« Courts - "New federal judge in Iowa accused of acting as "prosecutor-in-chief" at sentencing" | Main | Courts - "Obama nominates Muncie native to Court of Appeals" »

Thursday, June 06, 2013

Ind. Courts - "Supreme Court to review child exploitation charges"

In David Delagrange v. State, a Jan. 25, 2013 2-1 Court of Appeals opinion, the majority wrote:

On February 27, 2010, Delagrange, outfitted with video camera mounted to his shoe and controlled through an apparatus in his pants, traveled to Castleton Square Mall in Indianapolis. Once at the mall, Delagrange recorded images of the area beneath the skirts of several females, four of whom were minors. Delagrange’s conduct triggered concern, and a store manager contacted an off-duty police officer. The officer approached Delagrange, who attempted to flee. Delagrange was immobilized with a taser and arrested. The State subsequently charged Delagrange with four counts of Class C felony attempted child exploitation, ten counts of Class D felony voyeurism, and Class A misdemeanor resisting law enforcement. * * *

After Delagrange committed these acts, the legislature amended Ind. Code § 35-45-4-5 to include a new crime, “public voyeurism.” P.L. 75-2011, Sec. 1. That section provides: “A person who: (1) without the consent of the individual; and (2) with intent to peep at the private area of an individual; peeps at the private area of an individual and records an image by means of camera commits public voyeurism, a Class A misdemeanor.” Ind. Code § 35-45-4-5(d) (2011).

[ILB: See the 2011 amendment and what it changed here, at PL 75-2011 (SEA 19), which took effect July 1, 2011]

Due process prohibits Delagrange’s convictions under the statutes that existed at the time of his actions, though it appears similar acts in the future could be punished as public voyeurism. As the statutes in force when Delagrange committed his acts required conduct by the child, we are compelled to reverse his convictions and remand, as there was no evidence any of the minors were involved in the type of conduct required by the child exploitation statute.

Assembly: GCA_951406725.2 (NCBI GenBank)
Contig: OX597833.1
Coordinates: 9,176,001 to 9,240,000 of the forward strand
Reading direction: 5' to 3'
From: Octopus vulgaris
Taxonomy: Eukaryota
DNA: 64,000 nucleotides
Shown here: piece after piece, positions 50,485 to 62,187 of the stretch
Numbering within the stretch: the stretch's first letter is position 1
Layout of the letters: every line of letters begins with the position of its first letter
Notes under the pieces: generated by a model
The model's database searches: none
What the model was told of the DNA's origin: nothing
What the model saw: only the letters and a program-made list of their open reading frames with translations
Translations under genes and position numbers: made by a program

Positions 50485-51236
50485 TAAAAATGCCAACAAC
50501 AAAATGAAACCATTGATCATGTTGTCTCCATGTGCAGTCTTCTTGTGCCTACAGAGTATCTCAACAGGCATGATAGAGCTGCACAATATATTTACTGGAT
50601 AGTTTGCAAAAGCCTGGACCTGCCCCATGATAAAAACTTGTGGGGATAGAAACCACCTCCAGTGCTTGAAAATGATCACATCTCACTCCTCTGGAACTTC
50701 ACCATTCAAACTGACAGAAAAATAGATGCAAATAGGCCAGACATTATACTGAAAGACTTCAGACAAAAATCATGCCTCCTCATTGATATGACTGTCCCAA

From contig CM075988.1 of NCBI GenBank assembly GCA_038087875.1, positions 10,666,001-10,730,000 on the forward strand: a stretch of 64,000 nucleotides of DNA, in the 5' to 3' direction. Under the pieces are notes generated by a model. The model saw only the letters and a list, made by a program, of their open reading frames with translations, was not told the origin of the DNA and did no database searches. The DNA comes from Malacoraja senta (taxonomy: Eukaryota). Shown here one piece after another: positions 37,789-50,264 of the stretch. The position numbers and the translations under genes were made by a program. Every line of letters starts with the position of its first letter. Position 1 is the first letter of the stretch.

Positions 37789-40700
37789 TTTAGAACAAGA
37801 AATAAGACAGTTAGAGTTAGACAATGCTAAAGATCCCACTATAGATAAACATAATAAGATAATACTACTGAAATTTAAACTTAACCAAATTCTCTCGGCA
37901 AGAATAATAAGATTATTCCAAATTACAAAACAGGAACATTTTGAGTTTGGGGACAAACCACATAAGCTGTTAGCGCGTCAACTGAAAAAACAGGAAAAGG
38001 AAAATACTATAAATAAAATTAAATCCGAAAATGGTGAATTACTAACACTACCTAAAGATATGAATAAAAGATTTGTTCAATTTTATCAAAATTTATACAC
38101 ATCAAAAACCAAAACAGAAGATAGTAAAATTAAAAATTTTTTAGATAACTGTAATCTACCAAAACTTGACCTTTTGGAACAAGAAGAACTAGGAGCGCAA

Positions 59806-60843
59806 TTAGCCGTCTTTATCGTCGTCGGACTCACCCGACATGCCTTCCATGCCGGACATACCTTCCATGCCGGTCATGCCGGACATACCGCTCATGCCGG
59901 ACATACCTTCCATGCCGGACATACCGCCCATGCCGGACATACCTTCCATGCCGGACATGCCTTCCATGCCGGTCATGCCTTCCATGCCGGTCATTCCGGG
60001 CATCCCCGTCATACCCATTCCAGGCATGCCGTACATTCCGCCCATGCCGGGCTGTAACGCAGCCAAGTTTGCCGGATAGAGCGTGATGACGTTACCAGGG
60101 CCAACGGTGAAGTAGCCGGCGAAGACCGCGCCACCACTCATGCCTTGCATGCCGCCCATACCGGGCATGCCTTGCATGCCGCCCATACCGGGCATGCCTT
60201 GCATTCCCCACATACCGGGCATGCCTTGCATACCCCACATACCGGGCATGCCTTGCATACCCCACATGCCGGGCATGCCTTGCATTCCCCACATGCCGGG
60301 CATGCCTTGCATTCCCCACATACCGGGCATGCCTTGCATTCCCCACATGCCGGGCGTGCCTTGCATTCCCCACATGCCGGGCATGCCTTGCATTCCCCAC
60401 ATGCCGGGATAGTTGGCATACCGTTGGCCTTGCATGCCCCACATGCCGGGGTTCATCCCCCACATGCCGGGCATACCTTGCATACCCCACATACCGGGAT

The Supreme Court granted transfer on April 18, 2013.

Today Sophia Voravong reports in the Lafayette Journal Courier:

An Indiana Supreme Court ruling in a voyeurism case out of Marion County could determine what criminal charges a former Lafayette pastor will face for allegations that he hid cameras in bathroom stalls at his church.

Robert A. Lyzenga, 56, is charged in Tippecanoe Superior Court 1 with five counts of child exploitation, a Class C felony, and five counts of voyeurism by means of a camera, a Class D felony. * * *

On April 29, Lyzenga’s attorney, Kent Moore, filed a motion to dismiss the child exploitation charges on grounds that it did not amount to a crime. That was based on a recent Indiana Court of Appeals ruling for David Delagrange, which determined that the phrasing of Indiana’s child exploitation statute “demands that the child be performing the sexual conduct.”

But the Indiana Supreme Court has agreed to hear Delagrange’s case — making the Court of Appeals opinion moot, Tippecanoe County deputy prosecutor Emily Orsinger argued in her response to Moore’s motion.

Orsinger and Moore are asking Superior Court 1 Judge Randy Williams to decide.

Williams’ ruling likely will depend on how the Indiana Supreme Court proceeds for Delagrange, a Fort Wayne man caught using a shoe-mounted camera to take upskirt videos of females at Castleton Square Mall in Indianapolis.

A jury found him guilty of four counts of attempted child exploitation and one count of resisting law enforcement for the February 2010 incident, but those convictions were overturned by the appellate court.

The state of Indiana appealed, and the Supreme Court will hear it at a later date.

The charges against Lyzenga stemmed from an investigation that began April 22, 2012, when a church member called the sheriff’s office to report that a suspicious device was found in the women’s restroom.

Detectives were able to download data from the cameras’ memory cards, which showed that two women and a minor female had been video recorded using the restroom on separate dates in February 2011 and April 2012.

Posted by Marcia Oddi on June 6, 2013 09:47 AM
Posted to Ind. App.Ct. Decisions